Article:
Campbell River will be on display at North American conference

Campbell River will host pieces from a Vancouver digital art exhibition in September – the only other community to do so.

Campbell River will host pieces from a Vancouver digital art exhibition in September – the only other community to do so.

Six of the 15 installations that will be showcased at the five-day SIGGRAPH (Special Interest Group on Computer Graphics and Interactive Techniques) conference will be displayed at the Museum Sept. 1-22.

Campbell River Creative Industries Council campaigned to get the pieces and received the good news last week.

Its goal is to expand opportunities for digital industry development in the city.

“For Campbell River to host such an exhibit sends a clear signal that our community is creatively engaged with the cultural dialogue of the world,” said Ken Blackburn, digital art exhibition guest curator.

“The selection of pieces for Campbell River will provide a broad overview of the SIGGRAPH exhibition.”

Campbell River will also have its own booth at the SIGGRAPH conference Aug. 7-11, which up until this year has always been held in the United States.

The artworks that will be on display use both digital and analog technologies to convey the different concepts of home in the 21st century.

Campbell River’s booth, which will be manned by Creative Industries, is an interactive booth that will include a live broadcast between the booth in Vancouver and back at home in Campbell River.

Cheryl O’Connell, Creative Industries president, said it also plans to have wood carvers in Campbell River linked to the booth so people walking through the displays can interact with the carvers back in Campbell River.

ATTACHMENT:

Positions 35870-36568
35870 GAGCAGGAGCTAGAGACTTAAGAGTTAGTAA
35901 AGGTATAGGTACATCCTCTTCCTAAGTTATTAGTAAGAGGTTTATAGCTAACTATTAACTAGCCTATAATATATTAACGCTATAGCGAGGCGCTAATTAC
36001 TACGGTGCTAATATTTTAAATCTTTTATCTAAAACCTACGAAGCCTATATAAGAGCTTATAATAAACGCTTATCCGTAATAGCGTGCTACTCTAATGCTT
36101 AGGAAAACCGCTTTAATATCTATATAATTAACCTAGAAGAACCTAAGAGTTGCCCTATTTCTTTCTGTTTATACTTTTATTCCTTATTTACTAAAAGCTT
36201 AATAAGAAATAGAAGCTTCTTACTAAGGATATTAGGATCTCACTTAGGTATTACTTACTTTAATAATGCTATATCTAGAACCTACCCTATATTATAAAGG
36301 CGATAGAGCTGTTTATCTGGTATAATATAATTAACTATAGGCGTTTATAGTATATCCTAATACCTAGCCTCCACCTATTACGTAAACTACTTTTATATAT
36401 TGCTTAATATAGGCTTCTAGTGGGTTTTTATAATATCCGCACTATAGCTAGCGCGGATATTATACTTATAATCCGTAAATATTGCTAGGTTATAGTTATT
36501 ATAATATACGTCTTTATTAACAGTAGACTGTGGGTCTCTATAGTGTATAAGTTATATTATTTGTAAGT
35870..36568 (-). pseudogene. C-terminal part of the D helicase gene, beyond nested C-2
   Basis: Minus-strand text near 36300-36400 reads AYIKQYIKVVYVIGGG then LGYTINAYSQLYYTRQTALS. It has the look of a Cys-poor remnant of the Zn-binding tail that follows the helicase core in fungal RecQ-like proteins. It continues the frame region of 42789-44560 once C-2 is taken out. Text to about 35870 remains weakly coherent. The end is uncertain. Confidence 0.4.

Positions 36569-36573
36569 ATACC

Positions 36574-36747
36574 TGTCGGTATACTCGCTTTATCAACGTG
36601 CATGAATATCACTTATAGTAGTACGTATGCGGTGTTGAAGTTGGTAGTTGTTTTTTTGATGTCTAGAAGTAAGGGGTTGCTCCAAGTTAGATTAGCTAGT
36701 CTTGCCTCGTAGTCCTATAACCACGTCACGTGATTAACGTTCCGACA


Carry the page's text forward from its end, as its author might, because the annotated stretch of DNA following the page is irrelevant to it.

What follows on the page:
Art prints by Curtis Wilson will be given to all registered booth visitors in return for tweeting about the booth experience.

The booth, which was designed by First Nations artist Richard Krentz, features four plasma screens and will ignite the senses.

“We’ll be giving people a sensory taste of Campbell River with the fragrance of cedar shavings and morsels of smoked salmon,” Miller said.

“We’ll look forward to seeing what people have to say in their tweets about their experience at our booth, and, of course, we hope they’ll be intrigued about our community and visit soon.

“The SIGGRAPH conference is the largest event Vancouver has held outside of the Olympics, so it’s a great way to profile the community.”

Campbell River’s SIGGRAPH involvement has reached $65,000 so far, including an Electronic Arts Canada in-kind donation valued at $25,000 for scanning and modelling First Nations artwork into a 3D format for display.

The City of Campbell River, North Island College and the Laich-Kwil-Tach Treaty Society have also made a contribution.

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